the "alien" was needed because he wanted something that absolutely couldn't be taken as an attack by russia, so nuclear options, chemicals, anything that would obviously be FROM earth wouldn't work at all. the idea was to unite the world against an outside threat. as far as psychics being unbelievable, well, there's also a naked blue man who can control all of existence at a molecular level, so maybe it's not the most unbelievable part of the story

    the cigarette spheres were just a stylistic touch, in the same way that if you're interested in fashion at all you can look through all the street clothes and see how moore and gibbons created an entirely new culture that echos our own, but isn't.

    Servo on
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  • ServoServo Registered User, ClubPA
    edited May 2008
    Servo wrote: »
    there wasn't much depressing about the ending of fight club

    Spoilers to Fight Club
    A bunch of terrorists blowing up buildings? That's pretty depressing right there given when I saw the movie. The implications of nationwide anarchy and a psychopathic band of violence-fetishing nihilistic criminals led by a literal madman infiltrating the highest levels of government didn't help it either.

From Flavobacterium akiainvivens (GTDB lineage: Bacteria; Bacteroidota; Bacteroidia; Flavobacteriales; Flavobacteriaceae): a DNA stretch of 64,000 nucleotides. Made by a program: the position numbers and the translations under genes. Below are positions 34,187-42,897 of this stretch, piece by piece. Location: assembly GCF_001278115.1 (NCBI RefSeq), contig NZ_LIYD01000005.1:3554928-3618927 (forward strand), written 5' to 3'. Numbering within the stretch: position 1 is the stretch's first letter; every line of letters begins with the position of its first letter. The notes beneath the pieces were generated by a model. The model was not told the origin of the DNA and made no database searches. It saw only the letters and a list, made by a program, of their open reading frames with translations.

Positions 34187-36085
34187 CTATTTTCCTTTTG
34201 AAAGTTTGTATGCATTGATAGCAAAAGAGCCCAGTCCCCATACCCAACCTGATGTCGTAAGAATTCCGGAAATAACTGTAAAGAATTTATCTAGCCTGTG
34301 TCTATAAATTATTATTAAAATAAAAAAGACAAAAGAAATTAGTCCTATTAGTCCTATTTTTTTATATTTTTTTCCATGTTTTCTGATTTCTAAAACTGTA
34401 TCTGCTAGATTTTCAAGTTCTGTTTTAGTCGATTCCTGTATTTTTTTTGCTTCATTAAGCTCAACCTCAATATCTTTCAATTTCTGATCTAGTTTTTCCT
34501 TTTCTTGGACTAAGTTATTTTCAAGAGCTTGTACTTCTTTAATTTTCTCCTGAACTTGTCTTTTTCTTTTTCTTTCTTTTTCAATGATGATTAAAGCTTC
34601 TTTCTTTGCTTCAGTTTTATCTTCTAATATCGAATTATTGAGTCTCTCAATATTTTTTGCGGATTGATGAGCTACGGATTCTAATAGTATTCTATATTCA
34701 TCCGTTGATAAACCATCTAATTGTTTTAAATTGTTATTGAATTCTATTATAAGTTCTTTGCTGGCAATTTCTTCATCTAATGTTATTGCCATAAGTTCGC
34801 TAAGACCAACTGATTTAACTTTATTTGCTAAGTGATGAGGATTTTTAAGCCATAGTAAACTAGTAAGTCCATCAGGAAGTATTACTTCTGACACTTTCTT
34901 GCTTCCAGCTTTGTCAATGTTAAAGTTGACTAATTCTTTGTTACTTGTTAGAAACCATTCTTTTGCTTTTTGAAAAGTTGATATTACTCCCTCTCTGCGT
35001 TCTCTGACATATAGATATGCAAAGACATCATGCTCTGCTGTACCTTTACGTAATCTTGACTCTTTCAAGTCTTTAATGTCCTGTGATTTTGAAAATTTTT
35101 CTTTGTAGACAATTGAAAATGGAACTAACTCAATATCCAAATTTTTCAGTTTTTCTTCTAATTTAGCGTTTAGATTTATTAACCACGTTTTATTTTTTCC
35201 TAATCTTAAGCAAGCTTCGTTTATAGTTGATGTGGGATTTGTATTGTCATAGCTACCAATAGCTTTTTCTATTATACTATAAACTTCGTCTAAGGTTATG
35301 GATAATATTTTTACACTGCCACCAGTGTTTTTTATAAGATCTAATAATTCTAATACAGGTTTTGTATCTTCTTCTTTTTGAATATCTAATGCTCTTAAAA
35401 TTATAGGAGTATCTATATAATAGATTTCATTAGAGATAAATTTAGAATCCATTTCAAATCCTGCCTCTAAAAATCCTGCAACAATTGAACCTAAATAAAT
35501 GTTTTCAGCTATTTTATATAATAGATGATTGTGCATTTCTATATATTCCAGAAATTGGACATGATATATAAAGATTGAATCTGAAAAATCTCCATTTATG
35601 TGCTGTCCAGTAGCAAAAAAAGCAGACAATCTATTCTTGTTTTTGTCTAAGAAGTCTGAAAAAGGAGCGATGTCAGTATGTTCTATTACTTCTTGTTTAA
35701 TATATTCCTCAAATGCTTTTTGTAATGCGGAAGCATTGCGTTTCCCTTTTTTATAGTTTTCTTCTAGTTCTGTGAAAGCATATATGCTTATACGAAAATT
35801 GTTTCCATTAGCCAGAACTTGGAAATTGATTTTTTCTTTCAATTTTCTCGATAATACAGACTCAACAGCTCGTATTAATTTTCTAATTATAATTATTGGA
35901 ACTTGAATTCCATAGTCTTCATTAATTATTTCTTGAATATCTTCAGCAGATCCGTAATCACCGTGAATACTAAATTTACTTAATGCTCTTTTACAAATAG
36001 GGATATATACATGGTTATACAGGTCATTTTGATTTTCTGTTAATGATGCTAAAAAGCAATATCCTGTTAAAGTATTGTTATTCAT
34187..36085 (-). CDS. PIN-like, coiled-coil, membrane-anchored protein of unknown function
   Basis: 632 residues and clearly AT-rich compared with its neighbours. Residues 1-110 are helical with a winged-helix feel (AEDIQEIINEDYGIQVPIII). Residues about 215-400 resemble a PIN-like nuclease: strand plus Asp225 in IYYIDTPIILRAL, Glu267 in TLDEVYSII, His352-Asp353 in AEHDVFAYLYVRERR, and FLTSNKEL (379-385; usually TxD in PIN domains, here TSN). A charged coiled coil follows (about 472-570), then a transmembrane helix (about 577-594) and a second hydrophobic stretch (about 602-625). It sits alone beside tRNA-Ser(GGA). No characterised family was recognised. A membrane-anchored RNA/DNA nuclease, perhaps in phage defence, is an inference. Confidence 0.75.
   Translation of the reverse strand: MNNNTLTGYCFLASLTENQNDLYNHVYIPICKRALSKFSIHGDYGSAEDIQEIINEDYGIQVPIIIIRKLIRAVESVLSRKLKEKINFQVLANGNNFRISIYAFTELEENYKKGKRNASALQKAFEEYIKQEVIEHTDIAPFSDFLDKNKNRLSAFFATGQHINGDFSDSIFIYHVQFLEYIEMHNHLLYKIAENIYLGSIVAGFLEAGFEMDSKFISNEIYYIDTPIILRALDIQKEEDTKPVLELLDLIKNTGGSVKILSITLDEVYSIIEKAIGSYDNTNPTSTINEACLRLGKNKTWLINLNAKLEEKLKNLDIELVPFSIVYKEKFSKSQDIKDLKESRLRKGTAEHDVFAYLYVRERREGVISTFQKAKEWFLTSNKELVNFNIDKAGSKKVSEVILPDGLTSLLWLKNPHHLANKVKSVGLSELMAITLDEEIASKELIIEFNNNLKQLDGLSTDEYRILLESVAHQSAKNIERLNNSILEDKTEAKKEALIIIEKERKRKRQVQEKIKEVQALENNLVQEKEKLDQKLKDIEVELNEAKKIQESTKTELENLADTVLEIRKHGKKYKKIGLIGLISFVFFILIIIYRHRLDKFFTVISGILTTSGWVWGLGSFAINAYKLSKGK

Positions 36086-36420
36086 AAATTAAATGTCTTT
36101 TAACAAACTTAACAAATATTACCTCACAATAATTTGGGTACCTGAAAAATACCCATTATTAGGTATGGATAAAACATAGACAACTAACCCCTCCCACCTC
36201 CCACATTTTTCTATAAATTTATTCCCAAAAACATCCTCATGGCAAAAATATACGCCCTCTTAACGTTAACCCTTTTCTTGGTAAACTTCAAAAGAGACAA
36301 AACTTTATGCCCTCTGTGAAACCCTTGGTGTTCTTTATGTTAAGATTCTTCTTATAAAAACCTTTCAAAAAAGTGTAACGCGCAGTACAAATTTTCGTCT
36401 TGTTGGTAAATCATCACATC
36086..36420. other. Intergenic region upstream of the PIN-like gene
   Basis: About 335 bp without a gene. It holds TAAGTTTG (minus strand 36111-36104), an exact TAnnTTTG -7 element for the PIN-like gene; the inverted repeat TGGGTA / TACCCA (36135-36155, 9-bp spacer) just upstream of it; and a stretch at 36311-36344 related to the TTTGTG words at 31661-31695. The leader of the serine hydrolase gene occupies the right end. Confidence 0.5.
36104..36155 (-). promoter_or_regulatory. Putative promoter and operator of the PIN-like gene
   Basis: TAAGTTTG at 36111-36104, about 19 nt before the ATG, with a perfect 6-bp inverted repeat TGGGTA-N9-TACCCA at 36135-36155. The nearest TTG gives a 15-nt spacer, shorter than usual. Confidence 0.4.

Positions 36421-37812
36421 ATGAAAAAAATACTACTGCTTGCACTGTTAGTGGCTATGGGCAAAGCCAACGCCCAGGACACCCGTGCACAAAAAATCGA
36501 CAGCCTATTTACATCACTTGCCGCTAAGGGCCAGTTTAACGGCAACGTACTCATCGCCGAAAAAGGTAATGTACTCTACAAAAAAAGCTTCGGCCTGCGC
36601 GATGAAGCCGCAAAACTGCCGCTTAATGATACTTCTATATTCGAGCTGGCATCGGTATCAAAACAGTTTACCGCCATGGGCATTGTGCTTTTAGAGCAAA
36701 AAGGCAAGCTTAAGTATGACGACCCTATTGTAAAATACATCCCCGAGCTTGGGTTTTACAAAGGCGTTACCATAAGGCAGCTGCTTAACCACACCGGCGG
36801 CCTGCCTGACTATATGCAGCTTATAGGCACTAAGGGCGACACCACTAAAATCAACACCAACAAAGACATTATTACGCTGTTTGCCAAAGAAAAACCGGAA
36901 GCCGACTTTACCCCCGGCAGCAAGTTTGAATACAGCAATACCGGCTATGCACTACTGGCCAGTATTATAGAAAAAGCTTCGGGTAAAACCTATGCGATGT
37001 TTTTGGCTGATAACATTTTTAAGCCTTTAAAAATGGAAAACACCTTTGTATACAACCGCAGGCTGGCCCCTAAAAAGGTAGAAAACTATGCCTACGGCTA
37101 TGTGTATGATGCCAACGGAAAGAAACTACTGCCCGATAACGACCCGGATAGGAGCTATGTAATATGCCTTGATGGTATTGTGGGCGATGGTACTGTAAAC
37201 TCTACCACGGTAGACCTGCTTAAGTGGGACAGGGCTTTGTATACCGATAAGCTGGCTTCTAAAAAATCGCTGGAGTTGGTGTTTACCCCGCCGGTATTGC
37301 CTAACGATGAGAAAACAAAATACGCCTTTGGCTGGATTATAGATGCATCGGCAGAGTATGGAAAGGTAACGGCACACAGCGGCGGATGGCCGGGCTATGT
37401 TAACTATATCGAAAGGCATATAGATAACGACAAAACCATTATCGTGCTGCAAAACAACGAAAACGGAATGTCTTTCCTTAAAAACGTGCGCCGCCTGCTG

But I'm sort of derailing this thread moments after I revived it.

    no, the point of the movie is the way
    norton's character finally "grows up", in a sense. it's a post-modern bildungsroman where at the end, even though he's successfully conquered his inner demons, he sees that the effects his childishness have had will last into his future, but at the same time he is now in a position to deal with them and construct real bonds. at the beginning of the movie, he goes to self-help groups, desperate for contact, but at the end he's made a human contact on his own terms and will use that contact to rebuild his life. not to mention that the band of terrorists almost certainly would dissolve without norton's direct influence since they all only showed up in the first place because they were as directionless and pathetic as he at the beginning of the film. when they stop getting what he was giving them, they'll move on.

    hah, sorry for a little mini-rant, but i really like that movie and i feel like often its message (that sometimes you just need to grow the fuck up) gets lost on people.

    Servo on
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  • smokmnkysmokmnky Registered User regular
    edited May 2008
    I know I'm going to get crucified here but I just can't seem to get into this book. Its like I know everyone talks about how awesome it is and life changing and will cure cancer and all but I just don't get it. I'm about 20-30 pages in and I just don't care. The art isn't anything special to me, the characters are just meh and I don't really like the dialogue. Am I just not far enough in? From what everyone seems to say I should be grabbed from the beginning and not want to put it down but I don't.

    I guess I just really don't care for Moore, most of his stuff has never interested me that I've seen (except for "Killing Joke").

    smokmnky on
  • OlivawOlivaw good name, isn't it? the foot of mt fujiRegistered User regular
    edited May 2008
    Just finish it and get it out of the way